Public Order Act: Government facing legal action over move to restrict some protests
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The campaign group Liberty says it plans to bring legal action against the government for the way it introduced regulations making it easier for police to stop protests judged to be ‘disruptive’.
MPs approved the measures on Monday (12 June) but they were described as a “constitutional outrage” in the House of Lords. Liberty accused Home Secretary Suella Braverman of “sneaking in new legislation via the back door” - something denied by ministers.
What will these regulations do?
After a string of demonstrations in recent months by groups including Just Stop Oil and Insulate Britain, which have included slow marches along public roads, the government wanted to lower the threshold for what’s considered ‘serious disruption’ to community life from ‘significant’ and ‘prolonged’ to ‘more than minor’.
Braverman said this would give police officers more clarity on when they could take action against ‘harmful’ protests. She said: “People have a right to get to work on time free from obstruction, a right to enjoy sporting events without interruption and a right to get to hospital”.
“The roads belong to the British people, not a selfish minority who treat them like their personal property. The impact of these disruptors is huge. Over the last six weeks alone Just Stop Oil carried out 156 slow marches around London”.
Opposition parties raised serious concerns about the changes. Shadow Home Secretary Yvette Cooper said they would give police “the power to prevent any and every campaign group protesting outside a local library or swimming pool that is about to be closed because it may be a little more than minor”. The SNP’s Alison Thewliss also accused the government of slow walking the country into “fascism”.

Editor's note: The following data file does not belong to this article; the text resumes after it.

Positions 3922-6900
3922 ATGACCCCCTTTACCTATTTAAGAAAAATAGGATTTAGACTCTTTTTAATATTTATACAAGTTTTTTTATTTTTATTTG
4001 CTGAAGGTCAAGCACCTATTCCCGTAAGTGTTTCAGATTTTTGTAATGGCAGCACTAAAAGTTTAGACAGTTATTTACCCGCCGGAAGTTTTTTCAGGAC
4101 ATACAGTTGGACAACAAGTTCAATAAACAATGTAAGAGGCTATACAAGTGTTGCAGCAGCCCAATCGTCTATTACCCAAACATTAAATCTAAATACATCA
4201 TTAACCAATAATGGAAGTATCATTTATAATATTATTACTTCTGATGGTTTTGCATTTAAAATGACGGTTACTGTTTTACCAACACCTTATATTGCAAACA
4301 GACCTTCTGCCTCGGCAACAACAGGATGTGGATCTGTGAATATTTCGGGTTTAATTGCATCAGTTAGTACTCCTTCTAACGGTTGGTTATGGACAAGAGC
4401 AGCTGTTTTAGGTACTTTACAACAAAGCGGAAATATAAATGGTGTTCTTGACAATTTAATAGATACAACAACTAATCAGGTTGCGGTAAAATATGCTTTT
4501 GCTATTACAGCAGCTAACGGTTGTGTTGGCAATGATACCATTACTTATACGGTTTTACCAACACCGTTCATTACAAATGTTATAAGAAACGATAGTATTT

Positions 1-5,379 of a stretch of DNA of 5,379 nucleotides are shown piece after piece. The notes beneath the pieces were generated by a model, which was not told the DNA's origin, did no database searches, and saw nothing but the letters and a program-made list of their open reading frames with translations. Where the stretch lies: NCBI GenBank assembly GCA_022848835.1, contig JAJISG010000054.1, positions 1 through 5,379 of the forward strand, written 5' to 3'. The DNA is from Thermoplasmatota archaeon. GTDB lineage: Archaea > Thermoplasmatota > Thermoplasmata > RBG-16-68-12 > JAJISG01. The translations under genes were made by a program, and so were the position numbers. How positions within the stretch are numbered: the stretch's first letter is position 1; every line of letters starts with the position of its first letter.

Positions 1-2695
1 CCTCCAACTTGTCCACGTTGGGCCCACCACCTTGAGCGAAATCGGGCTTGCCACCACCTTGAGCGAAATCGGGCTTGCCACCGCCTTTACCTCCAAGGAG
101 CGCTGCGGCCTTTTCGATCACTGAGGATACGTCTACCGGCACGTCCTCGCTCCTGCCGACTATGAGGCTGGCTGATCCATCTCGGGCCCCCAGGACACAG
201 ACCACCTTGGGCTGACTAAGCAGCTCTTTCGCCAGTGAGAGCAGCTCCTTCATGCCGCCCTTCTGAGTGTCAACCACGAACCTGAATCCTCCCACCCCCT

What happened in Parliament?
The House of Lords had already rejected the measures - which formed part of the controversial Public Order Bill - earlier this year.
But Braverman brought them back as so-called “secondary legislation” - which faces less scrutiny and consultation. While MPs voted by 277 to 217 to approve the changes on Monday, peers last night (13 June) supported what’s known as a “regret motion” - criticising the way the government had got them through Parliament.
Labour’s Lord Coaker said: “It is an absolute fundamental constitutional outrage. Primary legislation was defeated. So what does the government do? It doesn’t bring forward new primary legislation, it tries to sneak through, in an underhand way, secondary legislation without proper public consultation”.
“They undermine the workings of our parliamentary democracy and, as such, it is shocking”.
Independent crossbencher Lord Lisvane added: “The Home Office has behaved in a way which I think I can find no kinder word to use than disreputable”.
Nevertheless, the measures are now law and come into effect at midnight tonight.
What is Liberty doing?
Liberty has now written to Braverman, warning her it plans to ask for judicial review of her actions.
In a statement, the campaign group said she’d “now changed the law entirely in a way that is an overreach of her power”. It added that the “new legislation was not consulted on fairly, as is required by law” - with the Home Office failing to ask “groups who might have had reasonable concerns”.
How has the government responded?
The Home Office is yet to set out its formal response to the letter but speaking in the Lords last night, Home Office minister Lord Sharpe of Epsom said: “I am obviously going to refute the allegation that this is in someway unconstitutional or indeed an outrage”.
“The sequencing of debates and votes during the passage of the Public Order Act 2023 meant the House of Commons were unable to consider the measures. Now the elected House has approved the measures we must respect their will and do the same”.